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Photo via FT

Joshua Wong

Secretary General



Secretary General




Hong Kong


27 years






What makes Joshua Wong a Global Shaker?

23-year-old Joshua Wong Chi-Fung is a Hong Kong student activist and politician who serves as secretary-general of pro-democracy party Demosistō.

He is also the “poster boy” for the raging Hong Kong protests.

As a child with dyslexia, Wong had reading and writing difficulties but with the help of his supportive mother, he overcame these obstacles and enrolled in a Political Science and Public Administration degree at an open university.

He was already into activism by age 14 — demonstrating against plans to build a high-speed rail link between Hong Kong and the mainland. Two years later he set up the government challenging pro-democracy student activist group, Scholarism and started to build a large and loyal group of followers on home turf.

In 2012 he rallied more than 100,000 people — some of whom went on a hunger strike — to protest against Hong Kong’s plans to implement mandatory “patriotic education” in schools. Faced with the pressure, the then-Chief Executive CY Leung was forced to abandon the idea.

The young activist first rose to international prominence during the 2014 Hong Kong protests for his pivotal role in the Umbrella Movement.

Its name came from the use of umbrellas as a tool for passive resistance to the Hong Kong Police’s use of pepper spray to disperse the crowd during a 79-day occupation of the city demanding more transparent elections, which was sparked by the decision of the Standing Committee of the National People’s Congress (NPCSC) of 31 August 2014 that prescribed a selective pre-screening of candidates for the 2017 election of Hong Kong’s chief executive.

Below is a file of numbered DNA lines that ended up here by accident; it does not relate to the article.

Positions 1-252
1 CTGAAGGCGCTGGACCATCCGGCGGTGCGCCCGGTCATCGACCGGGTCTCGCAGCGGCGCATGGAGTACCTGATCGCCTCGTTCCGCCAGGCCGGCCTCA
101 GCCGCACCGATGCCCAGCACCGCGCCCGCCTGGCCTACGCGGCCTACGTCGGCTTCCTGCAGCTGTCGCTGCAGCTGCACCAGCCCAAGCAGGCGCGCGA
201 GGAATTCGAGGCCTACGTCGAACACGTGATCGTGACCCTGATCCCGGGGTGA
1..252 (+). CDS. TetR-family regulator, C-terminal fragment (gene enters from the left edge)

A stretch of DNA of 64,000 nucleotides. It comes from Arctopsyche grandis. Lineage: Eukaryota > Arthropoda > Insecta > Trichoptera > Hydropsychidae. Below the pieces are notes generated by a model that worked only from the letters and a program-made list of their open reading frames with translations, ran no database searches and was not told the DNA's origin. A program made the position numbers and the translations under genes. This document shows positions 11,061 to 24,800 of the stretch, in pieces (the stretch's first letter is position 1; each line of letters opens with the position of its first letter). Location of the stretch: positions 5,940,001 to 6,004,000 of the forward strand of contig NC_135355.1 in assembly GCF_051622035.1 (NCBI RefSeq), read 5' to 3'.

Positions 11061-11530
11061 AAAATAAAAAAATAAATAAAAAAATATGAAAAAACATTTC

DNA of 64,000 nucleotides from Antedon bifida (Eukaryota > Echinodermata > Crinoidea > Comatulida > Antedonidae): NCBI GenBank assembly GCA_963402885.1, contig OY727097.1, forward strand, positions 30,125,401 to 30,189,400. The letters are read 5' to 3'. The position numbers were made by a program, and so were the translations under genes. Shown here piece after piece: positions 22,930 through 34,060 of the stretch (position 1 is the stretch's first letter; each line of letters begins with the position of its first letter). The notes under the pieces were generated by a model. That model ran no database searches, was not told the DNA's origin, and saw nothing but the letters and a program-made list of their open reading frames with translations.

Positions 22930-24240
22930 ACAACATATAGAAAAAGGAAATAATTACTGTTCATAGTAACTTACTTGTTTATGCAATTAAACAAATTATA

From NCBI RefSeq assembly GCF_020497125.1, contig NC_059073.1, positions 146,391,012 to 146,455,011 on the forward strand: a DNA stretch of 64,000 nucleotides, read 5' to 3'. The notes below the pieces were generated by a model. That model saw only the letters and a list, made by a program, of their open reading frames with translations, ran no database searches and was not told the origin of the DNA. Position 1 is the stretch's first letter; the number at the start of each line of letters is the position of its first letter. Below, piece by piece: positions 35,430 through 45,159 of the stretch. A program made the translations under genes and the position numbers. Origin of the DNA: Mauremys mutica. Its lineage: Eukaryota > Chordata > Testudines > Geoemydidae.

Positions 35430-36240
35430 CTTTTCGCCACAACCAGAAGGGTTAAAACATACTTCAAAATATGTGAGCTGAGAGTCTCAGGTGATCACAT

His fearless activism and ability to rouse others to protest resulted in his inclusion in TIME magazine’s Most Influential Teens of 2014 and nomination for its 2014 Person of the Year and was later called one of the “world’s greatest leaders” by Fortune magazine in 2015, and nominated for the Nobel Peace Prize in 2017.

His role in the Umbrella Movement eventually landed him in jail — twice.

He was released in June 2019 — just in time to join the 2019 protests in Hong Kong against a controversial extradition bill that would allow suspects to be extradited to mainland China.

Wong has emerged as an inspiring example of the power of youth and is said to have played a major role in persuading US politicians to pass the Hong Kong Human Rights and Democracy Act during the 2019 Hong Kong protests.

Likely terrified of the power Wong wields, the Hong Kong government disqualified him from running in forthcoming District Council elections.

On February 18, 2020, Wong published Unfree Speech — a memoir and an “urgent manifesto for global democracy.”

Tags: Activism, china, Government and Politics, Hong Kong, protests

Last updated: February 24, 2020